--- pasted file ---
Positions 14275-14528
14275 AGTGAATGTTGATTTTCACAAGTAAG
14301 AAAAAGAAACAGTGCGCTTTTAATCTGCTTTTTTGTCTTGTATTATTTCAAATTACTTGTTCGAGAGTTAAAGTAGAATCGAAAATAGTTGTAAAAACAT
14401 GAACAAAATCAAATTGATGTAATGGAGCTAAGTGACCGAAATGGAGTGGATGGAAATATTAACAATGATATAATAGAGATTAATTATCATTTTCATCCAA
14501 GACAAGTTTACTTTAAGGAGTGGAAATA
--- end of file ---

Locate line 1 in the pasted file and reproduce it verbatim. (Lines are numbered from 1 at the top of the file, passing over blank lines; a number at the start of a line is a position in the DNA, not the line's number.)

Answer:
Positions 14275-14528